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Prod-Like Test Environment

Definition

It is crucial to leverage pre-production environments in your CI/CD to run all of your tests (Unit / Integration / UAT / Manual QA / E2E) early and often. Test environments increase interaction with new features and exposure to bugs – both of which are important prerequisites for reliable software.

Example Implementations

There are different types of pre-production test environments. Most organizations will employ both static and short-lived environments and utilize them for case-specific stages of the SDLC.

  • Staging environment: Ideally, this is the last environment that teams will run automated tests against prior to deployment, particularly for testing interaction between all new features after a merge. Its infrastructure will reflect production as closely as possible.
  • Ephemeral environments (collected from EphemeralEnvironments.io): These are full-stack, on-demand environments that are spun up on every code change. Each ephemeral environment should be leveraged in your pipeline, which will run E2E, unit, and integration tests against them on every code change. These environments are defined in version control and created and destroyed automatically on demand. They are short-lived by definition but should closely resemble production; they are intended to replace long-lived “static” environments and the maintenance required to keep those stable, i.e., “development,” “QA1”, “QA2”, “testing,” etc.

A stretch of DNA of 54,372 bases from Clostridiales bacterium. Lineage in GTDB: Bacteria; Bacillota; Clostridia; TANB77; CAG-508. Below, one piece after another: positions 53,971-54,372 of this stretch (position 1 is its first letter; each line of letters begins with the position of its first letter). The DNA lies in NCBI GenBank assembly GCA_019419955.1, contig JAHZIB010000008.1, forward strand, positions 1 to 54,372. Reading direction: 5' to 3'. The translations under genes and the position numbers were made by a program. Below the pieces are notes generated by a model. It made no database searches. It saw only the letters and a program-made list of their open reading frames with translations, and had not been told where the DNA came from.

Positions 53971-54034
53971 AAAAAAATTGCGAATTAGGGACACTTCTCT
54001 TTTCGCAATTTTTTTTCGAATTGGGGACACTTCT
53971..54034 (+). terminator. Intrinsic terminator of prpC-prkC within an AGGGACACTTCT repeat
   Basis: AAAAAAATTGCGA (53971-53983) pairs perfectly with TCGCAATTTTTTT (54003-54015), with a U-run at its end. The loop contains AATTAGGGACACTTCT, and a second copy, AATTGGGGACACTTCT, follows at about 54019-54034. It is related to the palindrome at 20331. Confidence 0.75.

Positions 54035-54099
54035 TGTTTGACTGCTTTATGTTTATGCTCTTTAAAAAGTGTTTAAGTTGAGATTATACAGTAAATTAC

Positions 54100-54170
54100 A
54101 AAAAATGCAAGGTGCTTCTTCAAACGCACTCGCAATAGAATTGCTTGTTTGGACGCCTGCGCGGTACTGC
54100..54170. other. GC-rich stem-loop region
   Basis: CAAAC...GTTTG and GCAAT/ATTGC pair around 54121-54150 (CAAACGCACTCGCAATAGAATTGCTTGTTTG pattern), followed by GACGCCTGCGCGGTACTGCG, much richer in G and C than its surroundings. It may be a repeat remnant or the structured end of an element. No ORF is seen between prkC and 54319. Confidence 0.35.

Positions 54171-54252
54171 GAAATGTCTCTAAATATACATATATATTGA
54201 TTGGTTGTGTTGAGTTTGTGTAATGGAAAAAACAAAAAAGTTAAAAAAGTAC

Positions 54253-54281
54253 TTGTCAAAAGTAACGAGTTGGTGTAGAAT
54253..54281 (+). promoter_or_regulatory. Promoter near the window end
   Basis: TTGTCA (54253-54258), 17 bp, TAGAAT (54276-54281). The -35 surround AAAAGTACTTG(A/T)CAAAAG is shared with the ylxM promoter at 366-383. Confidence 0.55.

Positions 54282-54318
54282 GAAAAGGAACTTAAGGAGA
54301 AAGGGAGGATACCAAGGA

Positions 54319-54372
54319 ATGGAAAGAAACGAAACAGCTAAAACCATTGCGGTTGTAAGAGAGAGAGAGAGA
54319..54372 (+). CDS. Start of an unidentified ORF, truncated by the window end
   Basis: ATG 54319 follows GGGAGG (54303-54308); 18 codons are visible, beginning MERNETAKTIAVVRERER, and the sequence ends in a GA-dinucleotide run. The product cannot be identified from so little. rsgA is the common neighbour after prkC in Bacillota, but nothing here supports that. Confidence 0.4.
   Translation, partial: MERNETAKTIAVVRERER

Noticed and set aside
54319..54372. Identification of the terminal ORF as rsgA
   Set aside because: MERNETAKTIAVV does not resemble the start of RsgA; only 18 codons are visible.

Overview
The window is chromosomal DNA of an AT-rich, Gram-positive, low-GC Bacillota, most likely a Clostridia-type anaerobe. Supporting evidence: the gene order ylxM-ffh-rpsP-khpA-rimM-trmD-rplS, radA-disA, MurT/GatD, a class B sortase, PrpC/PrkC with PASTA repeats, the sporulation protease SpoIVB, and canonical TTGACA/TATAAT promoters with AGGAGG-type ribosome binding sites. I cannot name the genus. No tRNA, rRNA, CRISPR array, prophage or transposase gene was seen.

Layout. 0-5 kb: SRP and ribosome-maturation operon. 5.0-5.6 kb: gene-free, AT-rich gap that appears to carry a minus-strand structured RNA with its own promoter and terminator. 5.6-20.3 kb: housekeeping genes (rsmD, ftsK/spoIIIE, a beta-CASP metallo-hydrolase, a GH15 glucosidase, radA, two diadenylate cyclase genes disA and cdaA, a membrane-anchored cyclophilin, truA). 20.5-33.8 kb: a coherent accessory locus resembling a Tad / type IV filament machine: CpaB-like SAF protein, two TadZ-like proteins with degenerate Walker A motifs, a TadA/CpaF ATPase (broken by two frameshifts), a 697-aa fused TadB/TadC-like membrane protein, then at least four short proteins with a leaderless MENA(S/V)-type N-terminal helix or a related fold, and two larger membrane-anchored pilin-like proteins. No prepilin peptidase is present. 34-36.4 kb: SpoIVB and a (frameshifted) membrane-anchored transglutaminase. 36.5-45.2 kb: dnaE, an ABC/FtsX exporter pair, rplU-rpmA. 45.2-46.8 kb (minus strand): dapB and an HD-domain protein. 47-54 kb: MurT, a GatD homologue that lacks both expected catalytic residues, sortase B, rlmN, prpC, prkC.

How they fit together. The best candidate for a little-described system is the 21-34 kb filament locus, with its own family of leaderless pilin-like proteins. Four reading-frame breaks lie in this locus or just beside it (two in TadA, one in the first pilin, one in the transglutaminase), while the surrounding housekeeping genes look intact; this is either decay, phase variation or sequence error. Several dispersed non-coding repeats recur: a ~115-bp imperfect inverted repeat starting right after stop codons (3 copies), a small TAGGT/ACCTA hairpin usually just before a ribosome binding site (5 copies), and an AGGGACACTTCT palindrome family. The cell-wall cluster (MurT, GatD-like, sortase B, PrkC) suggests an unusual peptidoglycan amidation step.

What is Improved

  • Infrastructure is kept consistent: Test environments deliver results that reflect real-world performance. Few unprecedented bugs sneak into production since using prod-like data and dependencies allows you to run your entire test suite earlier against multiple prod-like environments.
  • Test against latest changes: These environments will rebuild upon code changes with no manual intervention.
  • Test before merge: Attaching an ephemeral environment to every PR enables E2E testing in your CI before code changes get deployed to staging. New features get tested in parallel, avoiding the dreaded “waiting to run my tests” blocking your entire SDLC.